Apple might need Samsung for a big iPhone camera upgrade

  • New reports say Apple is working on a big iPhone camera upgrade that might depend on key technology from Samsung, its biggest rival and business partner.
  • Apple is reportedly shopping for periscope cameras that would significantly increase the zoom capabilities of the iPhone.
  • It’s unclear whether the iPhone 13 will deliver this tech, with an insider having previously said that Apple is eying 2022 for the camera zoom upgrade.

The newest iPhone is one of the best cameras you can buy this year, although it’s not the only great camera experience that fits in your pocket. The Pixel 5, Galaxy S20/Note 20, and the latest Huawei flagships (if you can find them) also offer high-end photography features. We’ve seen plenty of camera reviews for each phone that highlight the strengths and weaknesses of their multi-lens camera systems, and it’s ultimately a matter of personal preference on what sort of camera phone to purchase. What’s clear is that each new handset generation will deliver new camera upgrades, both in the hardware and software departments. A series of reports claim that Apple is already shopping for a major iPhone camera improvements and might need Samsung to get it done.


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Chinese smartphone maker Oppo was among the first companies to demo periscope cameras for handsets. Huawei is also known for placing periscope cameras on flagship phones. And Samsung brought the tech to its Galaxy S20 Ultra last year.

Periscope cameras allow smartphone vendors to improve the optical zoom significantly on the phone without increasing its thickness. The lenses and sensor are placed horizontally inside the phone in a periscope setup, and the light bounces at 90 degrees via a prism. The distance between the lenses and the sensor is increased without increasing the phone’s thickness, and the optical zoom is significantly improved as a result.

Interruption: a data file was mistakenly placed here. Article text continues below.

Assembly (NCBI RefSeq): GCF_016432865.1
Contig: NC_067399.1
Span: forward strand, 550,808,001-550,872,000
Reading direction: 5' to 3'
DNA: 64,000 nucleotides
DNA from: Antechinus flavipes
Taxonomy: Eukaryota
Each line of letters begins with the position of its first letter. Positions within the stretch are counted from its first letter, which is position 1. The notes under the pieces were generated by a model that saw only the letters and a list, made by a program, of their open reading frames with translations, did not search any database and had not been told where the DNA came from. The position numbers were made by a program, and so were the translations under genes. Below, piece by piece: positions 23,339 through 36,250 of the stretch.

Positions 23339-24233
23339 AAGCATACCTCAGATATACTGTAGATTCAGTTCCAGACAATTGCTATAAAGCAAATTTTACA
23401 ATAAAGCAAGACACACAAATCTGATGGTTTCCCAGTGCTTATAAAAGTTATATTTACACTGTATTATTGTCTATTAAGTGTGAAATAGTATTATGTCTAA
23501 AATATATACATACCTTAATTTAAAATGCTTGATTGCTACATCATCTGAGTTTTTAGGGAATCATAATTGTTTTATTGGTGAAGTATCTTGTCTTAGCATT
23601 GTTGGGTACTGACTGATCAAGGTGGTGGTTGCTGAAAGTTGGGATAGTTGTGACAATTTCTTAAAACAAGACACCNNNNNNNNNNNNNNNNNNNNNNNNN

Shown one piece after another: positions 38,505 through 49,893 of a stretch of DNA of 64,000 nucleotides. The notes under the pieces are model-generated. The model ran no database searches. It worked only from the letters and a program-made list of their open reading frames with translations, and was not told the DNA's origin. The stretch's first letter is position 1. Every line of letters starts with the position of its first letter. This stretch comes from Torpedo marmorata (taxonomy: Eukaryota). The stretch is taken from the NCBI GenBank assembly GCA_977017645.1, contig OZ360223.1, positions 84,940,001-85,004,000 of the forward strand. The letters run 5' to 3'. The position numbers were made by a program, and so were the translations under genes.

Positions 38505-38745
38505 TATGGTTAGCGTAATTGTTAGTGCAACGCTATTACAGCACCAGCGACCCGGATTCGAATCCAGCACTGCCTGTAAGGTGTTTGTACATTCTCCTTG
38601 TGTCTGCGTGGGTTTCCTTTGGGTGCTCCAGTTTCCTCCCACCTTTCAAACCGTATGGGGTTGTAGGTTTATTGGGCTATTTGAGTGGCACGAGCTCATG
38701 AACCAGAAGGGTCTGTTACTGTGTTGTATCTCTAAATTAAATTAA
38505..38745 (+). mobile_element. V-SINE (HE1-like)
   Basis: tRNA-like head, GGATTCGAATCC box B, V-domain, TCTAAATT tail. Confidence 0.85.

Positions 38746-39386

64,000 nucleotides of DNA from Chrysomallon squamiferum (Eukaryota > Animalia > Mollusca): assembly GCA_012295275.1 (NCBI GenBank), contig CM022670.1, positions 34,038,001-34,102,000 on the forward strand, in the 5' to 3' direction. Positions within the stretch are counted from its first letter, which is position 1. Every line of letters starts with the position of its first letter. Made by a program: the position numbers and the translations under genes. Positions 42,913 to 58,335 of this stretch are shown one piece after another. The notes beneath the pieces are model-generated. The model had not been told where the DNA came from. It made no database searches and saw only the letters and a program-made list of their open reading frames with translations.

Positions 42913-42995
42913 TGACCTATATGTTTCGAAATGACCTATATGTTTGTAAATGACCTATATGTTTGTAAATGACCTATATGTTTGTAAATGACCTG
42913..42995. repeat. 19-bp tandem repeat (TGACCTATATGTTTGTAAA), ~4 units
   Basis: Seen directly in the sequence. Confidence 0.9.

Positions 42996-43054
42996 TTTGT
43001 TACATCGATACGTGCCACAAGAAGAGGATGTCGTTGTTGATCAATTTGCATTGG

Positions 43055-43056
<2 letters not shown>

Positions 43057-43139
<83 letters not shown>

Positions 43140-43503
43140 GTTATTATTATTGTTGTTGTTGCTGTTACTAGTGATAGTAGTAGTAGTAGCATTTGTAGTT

Korean site ETNews says that Apple has begun looking for suppliers for “folded cameras,” another name used for periscope cameras. But there’s a limited number of suppliers that manufacture these cameras, including Samsung Electro-Mechanics.

Samsung might be Apple’s biggest rival, but that never stopped the iPhone maker from buying the required parts from the Korean giant. The OLED screens that Samsung Display manufactures are the best in the industry, and they’ve been used for the iPhone since the 2017 iPhone X.

But it so happens that Samsung holds a key patent for manufacturing folded camera. “Ball-type actuator is the key to folded camera, and patents related to the actuator are in possession of Corephotonics that was recently acquired by Samsung Electronics,” an official from the camera module industry told The Elec. “It is heard that Apple is not able to easily design folded camera structure due to patent issues.”

As MacRumors points out, Apple has its own periscope camera patents dating back to 2014. But Apple might still need Samsung’s newly acquired tech to place a folded camera inside the iPhone 13 or iPhone 14. The Elec points out that some in the industry believe that Samsung might choose to refuse a deal with Apple to give the Galaxy S an edge over the iPhone.

Separately, Digitimes also reported (via The Next Web) that Apple is looking to improve the iPhone’s zooming abilities. The report says that Apple is looking to a deal with Samsung for a periscope lens.

While Samsung could always refuse Apple, supplying parts to the company might still be lucrative. After all, Apple would sell more iPhones with periscope cameras than Samsung. And people will keep buying iPhones even if they don’t come with periscope cameras. Nobody stopped getting iPhones just because Huawei introduced periscope cameras. And that was at a time when Huawei was still able to sell handsets that people wanted to buy.

Analyst Ming-Chi Kuo correctly predicted that the iPhone 12 Pro Max would have sensor-shift stabilization tech. This year, he said that at least one 2022 iPhone model would have a periscope telephoto lens, with Semco and Sunny Optical supplying components.

Chris Smith started writing about gadgets as a hobby, and before he knew it he was sharing his views on tech stuff with readers around the world. Whenever he’s not writing about gadgets he miserably fails to stay away from them, although he desperately tries. But that’s not necessarily a bad thing.